Brain Cells Can Harbor and Spread HIV Virus to the Body
Researchers have found that astrocytes, a type of brain cell, can harbor HIV and then spread the virus to immune cells that traffic out of the brain and into other organs. HIV moved from the brain via this route even when the virus was suppressed by combination antiretroviral therapy (cART), a standard treatment for HIV. The study, conducted by researchers at Rush University Medical Center in Chicago and published in PLOS Pathogens, was funded by the National Institutes of Health.
“This study demonstrates the critical role of the brain as a reservoir of HIV that is capable of re-infecting the peripheral organs with the virus,” said Jeymohan Joseph, Ph.D., chief of the HIV Neuropathogenesis, Genetics, and Therapeutics Branch at NIH’s National Institute of Mental Health, which co-funded the study. “The findings suggest that in order to eradicate HIV from the body, cure strategies must address the role of the central nervous system.”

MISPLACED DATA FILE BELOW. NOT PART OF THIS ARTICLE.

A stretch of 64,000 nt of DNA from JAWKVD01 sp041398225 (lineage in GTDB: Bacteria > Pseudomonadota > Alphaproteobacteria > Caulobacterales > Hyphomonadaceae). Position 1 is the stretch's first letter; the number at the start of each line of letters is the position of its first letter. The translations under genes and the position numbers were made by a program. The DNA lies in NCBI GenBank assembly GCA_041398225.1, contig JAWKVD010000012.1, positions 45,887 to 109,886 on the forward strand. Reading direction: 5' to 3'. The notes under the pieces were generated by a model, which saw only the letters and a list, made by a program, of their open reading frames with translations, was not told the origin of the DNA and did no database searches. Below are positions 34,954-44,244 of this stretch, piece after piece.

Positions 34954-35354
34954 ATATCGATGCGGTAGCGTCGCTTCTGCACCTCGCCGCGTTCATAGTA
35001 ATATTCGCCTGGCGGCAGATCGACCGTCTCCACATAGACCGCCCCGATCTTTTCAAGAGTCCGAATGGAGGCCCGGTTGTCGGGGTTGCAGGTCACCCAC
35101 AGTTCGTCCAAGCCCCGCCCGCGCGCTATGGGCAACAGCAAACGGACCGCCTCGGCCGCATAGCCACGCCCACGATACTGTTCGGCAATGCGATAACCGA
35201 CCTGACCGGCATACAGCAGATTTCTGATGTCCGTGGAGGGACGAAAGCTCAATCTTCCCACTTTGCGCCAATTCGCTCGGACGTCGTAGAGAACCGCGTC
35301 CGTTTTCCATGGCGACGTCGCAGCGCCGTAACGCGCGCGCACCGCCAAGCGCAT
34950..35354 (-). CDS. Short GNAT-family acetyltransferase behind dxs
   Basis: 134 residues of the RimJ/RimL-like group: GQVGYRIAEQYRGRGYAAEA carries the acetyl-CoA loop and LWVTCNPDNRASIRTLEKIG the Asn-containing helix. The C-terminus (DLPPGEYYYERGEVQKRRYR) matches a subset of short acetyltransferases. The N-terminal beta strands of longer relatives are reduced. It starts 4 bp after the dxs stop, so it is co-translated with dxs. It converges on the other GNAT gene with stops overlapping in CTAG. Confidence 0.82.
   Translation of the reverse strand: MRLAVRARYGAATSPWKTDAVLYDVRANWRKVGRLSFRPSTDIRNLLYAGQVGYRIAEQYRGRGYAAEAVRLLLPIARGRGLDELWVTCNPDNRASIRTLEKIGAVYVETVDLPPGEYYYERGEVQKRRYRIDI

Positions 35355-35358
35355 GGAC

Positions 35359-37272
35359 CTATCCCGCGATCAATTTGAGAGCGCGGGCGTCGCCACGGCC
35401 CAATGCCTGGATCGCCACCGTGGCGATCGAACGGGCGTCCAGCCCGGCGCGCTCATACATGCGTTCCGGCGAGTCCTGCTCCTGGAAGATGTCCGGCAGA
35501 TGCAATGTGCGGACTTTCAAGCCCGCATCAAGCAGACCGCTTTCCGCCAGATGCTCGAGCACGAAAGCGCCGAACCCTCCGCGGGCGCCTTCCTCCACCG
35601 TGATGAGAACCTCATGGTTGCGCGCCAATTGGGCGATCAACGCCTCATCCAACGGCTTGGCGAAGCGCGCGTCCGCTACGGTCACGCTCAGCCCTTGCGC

HIV attacks the immune system by infecting CD4 positive (CD4+) T cells, a type of white blood cell that is vital to fighting off infection. Without treatment, HIV can destroy CD4+ T cells, reducing the body’s ability….read more:
Carol graduated from Riverside White Cross School of Nursing in Columbus, Ohio and received her diploma as a registered nurse. She attended Bowling Green State University where she received a Bachelor of Arts Degree in History and Literature. She attended the University of Toledo, College of Nursing, and received a Master’s of Nursing Science Degree as an Educator.
She has traveled extensively, is a photographer, and writes on medical issues. Carol has three children RJ, Katherine, and Stephen – one daughter-in-law; Katie – two granddaughters; Isabella Marianna and Zoe Olivia – and one grandson, Alexander Paul. She also shares her life with her husband Gordon Duff, many cats, and two rescues.